By Loucas Charalambous
WHAT a relief that Cyprus is nothing like Japan, because if it were half the teachers in secondary education would have committed suicide in the last week. This is the first thought that comes to mind seeing the results of this year’s national exams for university entry.
Not that they were much better than those of previous years, but for Greek these were the worst in history. The average mark fell to 7.97 out of 20, compared to 9.48 in 2014 and 9.52 in 2013.
The president of OELMEK, the secondary teachers union, Demetris Taliadoros, instead of hiding himself because of shame for the achievements of the teachers (they are mainly to blame), had the nerve to make public statements. He said: “This year both the candidates and their parents are crying. The results justify the criticism exercised by philologists about the exam essay (in Greek).”
But Taliadoros, who every so often closes schools to demand more benefits for teachers that produce semi-educated students, did not tell us what was to blame in the previous years when the average mark for Greek was also below the pass mark. Was the essay question always to blame?
After all, the problem is not restricted to Greek. The situation is almost same for all subjects. Even in history the average mark was below the pass mark at 9.75. There was no difficult essay question in history to confuse students so it would be interesting for Taliadoros to tell us what was to blame in this case.
I calculated the percentage of students that failed to score results above the pass mark of 10 in all the subjects. In Greek it was 8,588 students (74.76 per cent), in biology 1152 (60.79 per cent), in history 598 (56.47 per cent), in maths 1,319 (45.37 per cent), in physics 675 (37.62 per cent) and in chemistry 194 (27.13 per cent). For Greek, one in four students received a mark below 5 (out of 20) and this after some leniency was exercised in the marking because of the uproar over the ‘difficult’ essay question.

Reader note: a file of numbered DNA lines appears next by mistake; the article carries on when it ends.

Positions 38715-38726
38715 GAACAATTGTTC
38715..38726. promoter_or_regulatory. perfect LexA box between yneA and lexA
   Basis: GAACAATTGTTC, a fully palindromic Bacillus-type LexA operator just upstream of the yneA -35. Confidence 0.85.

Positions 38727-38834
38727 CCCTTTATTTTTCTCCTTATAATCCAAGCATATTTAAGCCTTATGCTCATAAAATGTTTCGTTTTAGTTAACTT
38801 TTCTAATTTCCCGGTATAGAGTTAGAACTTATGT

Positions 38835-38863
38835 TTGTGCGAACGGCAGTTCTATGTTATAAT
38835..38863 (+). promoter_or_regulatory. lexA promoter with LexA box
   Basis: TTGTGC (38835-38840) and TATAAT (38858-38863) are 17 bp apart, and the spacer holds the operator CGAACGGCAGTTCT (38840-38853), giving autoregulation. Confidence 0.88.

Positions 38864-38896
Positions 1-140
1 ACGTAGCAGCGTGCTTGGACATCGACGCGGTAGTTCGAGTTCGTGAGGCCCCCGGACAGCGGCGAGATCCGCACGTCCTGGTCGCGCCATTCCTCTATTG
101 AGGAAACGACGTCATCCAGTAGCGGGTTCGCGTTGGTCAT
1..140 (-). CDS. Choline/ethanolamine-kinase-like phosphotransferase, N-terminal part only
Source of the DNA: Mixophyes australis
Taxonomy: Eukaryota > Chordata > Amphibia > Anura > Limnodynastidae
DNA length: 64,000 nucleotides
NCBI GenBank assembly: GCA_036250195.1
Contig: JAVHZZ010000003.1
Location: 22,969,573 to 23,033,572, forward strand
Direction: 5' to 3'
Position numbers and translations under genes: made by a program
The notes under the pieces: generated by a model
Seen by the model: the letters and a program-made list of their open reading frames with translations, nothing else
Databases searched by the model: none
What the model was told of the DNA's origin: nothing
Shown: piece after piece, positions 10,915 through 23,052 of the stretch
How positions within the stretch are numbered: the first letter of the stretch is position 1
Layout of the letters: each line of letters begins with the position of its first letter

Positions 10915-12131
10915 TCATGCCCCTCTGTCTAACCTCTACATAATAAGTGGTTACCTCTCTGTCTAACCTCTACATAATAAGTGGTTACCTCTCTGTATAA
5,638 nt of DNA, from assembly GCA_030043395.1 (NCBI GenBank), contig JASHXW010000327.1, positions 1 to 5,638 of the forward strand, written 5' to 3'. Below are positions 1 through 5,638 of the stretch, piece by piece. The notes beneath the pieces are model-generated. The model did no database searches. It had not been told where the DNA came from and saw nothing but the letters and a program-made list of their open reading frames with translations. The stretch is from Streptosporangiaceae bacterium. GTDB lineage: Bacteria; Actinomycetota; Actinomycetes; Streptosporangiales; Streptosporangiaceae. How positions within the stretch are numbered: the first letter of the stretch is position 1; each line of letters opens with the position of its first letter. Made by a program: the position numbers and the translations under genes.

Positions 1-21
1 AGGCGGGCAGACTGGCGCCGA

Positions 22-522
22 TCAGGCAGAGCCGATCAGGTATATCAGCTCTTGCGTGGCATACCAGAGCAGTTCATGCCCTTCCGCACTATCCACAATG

With these results, the first who should be crying are the teachers who produce all these semi-literate kids, followed by the parents and the students. But more than anyone, it is the president of OELMEK that should be crying for his habit of calling work stoppages at schools every few months over the most trivial issues.
It is apparent that our schools have degenerated into nurseries for illiterates. I do not ignore the responsibilities of parents and the state, but teachers cannot deny the fact that the main blame for poorly performing students is theirs. This becomes even more shocking when we take into account almost every demand they have made with regard to work conditions has been satisfied.
Take for example the reduction in class sizes that was supposedly aimed at improving teaching and raising standards; the real objective of course was the hiring of more teachers. We have reached the stage of class sizes of between 20 and 22 children. Yet our schools continue to produce poorly-educated students. In my time there were between 45 and 55 students in every class. This did not prevent us from acquiring a decent education in sharp contrast to what is happening today, with the schools producing semi-literates that would have difficulty writing their name correctly.
It would also be an omission not to mention the responsibilities of our populist politicians who, having put right all the wrongs of the country, also felt obliged to interfere in education issues. The notorious ‘waiting list system for appointments’, which resulted in filling schools with inadequate teachers and is now in the news because the government has been trying to abolish it, was the joint achievement of union bosses and the demagoguery of our politicians. They also played their part in the production of failing students.